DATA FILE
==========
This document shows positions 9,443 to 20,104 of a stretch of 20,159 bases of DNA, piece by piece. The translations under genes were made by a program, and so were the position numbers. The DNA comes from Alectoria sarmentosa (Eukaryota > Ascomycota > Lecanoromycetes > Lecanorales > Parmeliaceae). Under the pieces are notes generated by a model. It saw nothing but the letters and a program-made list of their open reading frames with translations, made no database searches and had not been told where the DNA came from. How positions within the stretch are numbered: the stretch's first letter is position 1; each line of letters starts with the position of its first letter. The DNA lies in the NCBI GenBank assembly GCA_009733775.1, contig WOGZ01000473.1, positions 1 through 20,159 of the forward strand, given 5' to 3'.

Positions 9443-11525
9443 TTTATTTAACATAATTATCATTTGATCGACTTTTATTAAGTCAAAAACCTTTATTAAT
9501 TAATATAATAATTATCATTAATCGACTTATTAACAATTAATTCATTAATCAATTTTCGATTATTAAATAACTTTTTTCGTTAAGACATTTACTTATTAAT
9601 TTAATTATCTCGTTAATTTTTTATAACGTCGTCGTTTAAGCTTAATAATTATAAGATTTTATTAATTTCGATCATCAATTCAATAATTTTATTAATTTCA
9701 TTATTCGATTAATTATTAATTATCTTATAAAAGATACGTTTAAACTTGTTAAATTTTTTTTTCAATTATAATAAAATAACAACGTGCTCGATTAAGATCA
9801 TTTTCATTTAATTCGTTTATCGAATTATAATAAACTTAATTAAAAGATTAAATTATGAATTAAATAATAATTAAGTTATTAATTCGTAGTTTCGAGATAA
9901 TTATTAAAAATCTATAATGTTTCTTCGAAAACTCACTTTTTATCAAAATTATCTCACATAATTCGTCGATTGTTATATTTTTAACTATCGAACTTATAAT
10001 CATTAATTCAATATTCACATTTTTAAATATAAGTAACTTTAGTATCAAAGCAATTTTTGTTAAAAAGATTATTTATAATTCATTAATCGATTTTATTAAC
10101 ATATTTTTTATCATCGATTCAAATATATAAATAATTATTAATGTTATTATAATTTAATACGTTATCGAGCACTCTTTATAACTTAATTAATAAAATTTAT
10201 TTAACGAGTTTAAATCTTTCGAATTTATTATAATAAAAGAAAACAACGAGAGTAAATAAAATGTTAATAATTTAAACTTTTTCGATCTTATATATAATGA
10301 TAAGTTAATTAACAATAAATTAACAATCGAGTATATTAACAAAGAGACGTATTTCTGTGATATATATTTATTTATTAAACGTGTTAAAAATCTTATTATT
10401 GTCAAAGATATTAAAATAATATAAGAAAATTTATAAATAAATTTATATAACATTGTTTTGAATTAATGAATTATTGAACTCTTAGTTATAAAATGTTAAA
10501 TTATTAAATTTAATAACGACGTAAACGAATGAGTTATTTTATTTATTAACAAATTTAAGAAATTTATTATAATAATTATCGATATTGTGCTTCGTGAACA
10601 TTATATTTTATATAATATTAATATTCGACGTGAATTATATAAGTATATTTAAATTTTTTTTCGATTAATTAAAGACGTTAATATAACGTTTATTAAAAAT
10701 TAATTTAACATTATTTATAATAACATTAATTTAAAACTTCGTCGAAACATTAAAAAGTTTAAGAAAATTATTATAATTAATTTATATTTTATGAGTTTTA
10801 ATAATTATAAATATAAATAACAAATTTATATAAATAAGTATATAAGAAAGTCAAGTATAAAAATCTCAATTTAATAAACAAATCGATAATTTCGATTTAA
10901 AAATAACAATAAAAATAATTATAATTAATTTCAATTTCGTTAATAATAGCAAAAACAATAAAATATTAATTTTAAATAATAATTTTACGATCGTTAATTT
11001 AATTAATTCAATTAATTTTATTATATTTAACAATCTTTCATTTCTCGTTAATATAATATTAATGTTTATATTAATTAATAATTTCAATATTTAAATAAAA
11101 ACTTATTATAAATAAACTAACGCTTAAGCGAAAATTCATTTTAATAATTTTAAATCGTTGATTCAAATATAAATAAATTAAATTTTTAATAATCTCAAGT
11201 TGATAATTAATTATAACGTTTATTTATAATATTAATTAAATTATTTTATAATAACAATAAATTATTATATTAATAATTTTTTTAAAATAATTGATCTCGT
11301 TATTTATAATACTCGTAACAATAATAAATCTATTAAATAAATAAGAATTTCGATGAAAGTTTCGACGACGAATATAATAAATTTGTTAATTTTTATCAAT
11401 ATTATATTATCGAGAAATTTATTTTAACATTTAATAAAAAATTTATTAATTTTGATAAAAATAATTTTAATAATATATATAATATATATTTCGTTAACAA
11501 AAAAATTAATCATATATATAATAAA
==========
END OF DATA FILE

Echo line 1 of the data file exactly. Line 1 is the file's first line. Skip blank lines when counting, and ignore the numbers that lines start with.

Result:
This document shows positions 9,443 to 20,104 of a stretch of 20,159 bases of DNA, piece by piece. The translations under genes were made by a program, and so were the position numbers. The DNA comes from Alectoria sarmentosa (Eukaryota > Ascomycota > Lecanoromycetes > Lecanorales > Parmeliaceae). Under the pieces are notes generated by a model. It saw nothing but the letters and a program-made list of their open reading frames with translations, made no database searches and had not been told where the DNA came from. How positions within the stretch are numbered: the stretch's first letter is position 1; each line of letters starts with the position of its first letter. The DNA lies in the NCBI GenBank assembly GCA_009733775.1, contig WOGZ01000473.1, positions 1 through 20,159 of the forward strand, given 5' to 3'.